The end of hypocrisy: Online activism and ethno-political conflicts

  • Georgios Terzis
Keywords: Anonymous, activism, censorship, civil disobedience, cyber activism, democracy, hacktivists, media mobilisation, peace journalism, propaganda, social media, technology, war correspondence, Wikileaks, whistleblowers


In the past twenty years, democratic participation through activism and civil disobedience has been increasingly expanded with the evolution of information and communication technology. It is assumed that the role of traditional media is not as influential as it once was due to the growing presence of self-made war journalists, hacktivists and whistleblowers, facilitated through the potential of the internet. The use of the latter as a tool from which information is disseminated rapidly, is fast influencing societal understanding and exposure to issues as they develop. Social media demonstrates precisely this phenomenon, in which people are able to accrue information and act upon it through mass communication and mobilisation. This article will therefore endeavor to analyse the evolution of media in conjunction with activism, from traditional media ethno-political conflict reporting, to today’s whistleblowers and hacktivists that use the internet as their main platform. By factoring in these different aspects, this article is able to present a detailed account of the advantages and drawbacks of the latest developments in internet and technology, with special emphasis being placed on the role of online activism.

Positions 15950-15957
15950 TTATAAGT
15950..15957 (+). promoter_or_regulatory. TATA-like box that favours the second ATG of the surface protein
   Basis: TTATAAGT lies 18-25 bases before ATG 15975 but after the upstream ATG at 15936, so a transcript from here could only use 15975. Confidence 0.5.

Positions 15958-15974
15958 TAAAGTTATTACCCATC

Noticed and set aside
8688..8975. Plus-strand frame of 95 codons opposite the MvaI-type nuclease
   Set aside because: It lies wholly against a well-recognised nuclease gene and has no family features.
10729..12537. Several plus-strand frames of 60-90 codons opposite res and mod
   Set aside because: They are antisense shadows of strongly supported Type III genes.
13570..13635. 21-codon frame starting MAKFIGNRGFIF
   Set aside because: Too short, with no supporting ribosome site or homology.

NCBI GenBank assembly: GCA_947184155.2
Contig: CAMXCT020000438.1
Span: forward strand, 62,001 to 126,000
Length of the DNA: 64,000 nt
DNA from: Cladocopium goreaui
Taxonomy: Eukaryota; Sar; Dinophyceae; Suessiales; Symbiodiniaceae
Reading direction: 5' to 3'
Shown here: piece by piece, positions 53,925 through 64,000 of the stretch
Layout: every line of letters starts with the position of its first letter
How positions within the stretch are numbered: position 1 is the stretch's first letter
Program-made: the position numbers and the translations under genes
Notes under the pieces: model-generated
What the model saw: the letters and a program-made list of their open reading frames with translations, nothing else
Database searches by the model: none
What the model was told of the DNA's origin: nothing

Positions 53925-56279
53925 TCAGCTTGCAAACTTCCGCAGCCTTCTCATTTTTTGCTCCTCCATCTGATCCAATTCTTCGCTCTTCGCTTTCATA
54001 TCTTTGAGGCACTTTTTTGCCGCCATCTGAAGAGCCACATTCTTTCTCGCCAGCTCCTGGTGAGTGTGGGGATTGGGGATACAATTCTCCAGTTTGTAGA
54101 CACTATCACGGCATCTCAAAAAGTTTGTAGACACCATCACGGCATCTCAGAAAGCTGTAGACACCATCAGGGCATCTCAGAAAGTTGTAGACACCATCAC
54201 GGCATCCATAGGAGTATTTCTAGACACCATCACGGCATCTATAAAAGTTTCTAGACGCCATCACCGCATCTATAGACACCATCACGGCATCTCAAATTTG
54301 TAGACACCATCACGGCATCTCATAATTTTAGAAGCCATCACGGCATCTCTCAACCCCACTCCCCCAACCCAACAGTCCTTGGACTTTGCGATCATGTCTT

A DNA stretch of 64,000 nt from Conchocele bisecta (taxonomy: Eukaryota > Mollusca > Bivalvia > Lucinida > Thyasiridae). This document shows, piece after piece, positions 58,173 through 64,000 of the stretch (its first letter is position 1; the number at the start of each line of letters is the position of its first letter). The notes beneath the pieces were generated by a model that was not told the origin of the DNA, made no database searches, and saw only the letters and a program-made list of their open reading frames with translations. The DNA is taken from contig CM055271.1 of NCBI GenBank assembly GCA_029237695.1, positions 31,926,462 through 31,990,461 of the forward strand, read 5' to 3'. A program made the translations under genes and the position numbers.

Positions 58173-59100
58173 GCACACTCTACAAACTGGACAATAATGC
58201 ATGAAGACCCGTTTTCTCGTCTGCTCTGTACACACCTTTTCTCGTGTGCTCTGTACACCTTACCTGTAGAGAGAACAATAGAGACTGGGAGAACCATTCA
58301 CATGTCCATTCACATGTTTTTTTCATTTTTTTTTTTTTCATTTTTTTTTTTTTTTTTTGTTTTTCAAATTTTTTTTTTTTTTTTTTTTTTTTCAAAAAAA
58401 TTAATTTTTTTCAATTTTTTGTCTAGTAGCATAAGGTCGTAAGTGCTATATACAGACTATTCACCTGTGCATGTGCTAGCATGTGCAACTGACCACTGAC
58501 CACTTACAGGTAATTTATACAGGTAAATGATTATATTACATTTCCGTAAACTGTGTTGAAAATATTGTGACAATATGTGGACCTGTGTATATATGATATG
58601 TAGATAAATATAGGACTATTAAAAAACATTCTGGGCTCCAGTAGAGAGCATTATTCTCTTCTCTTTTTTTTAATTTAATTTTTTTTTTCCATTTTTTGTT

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How to Cite
Terzis, G. (2016). The end of hypocrisy: Online activism and ethno-political conflicts. Pacific Journalism Review : Te Koakoa, 22(1), 105-120.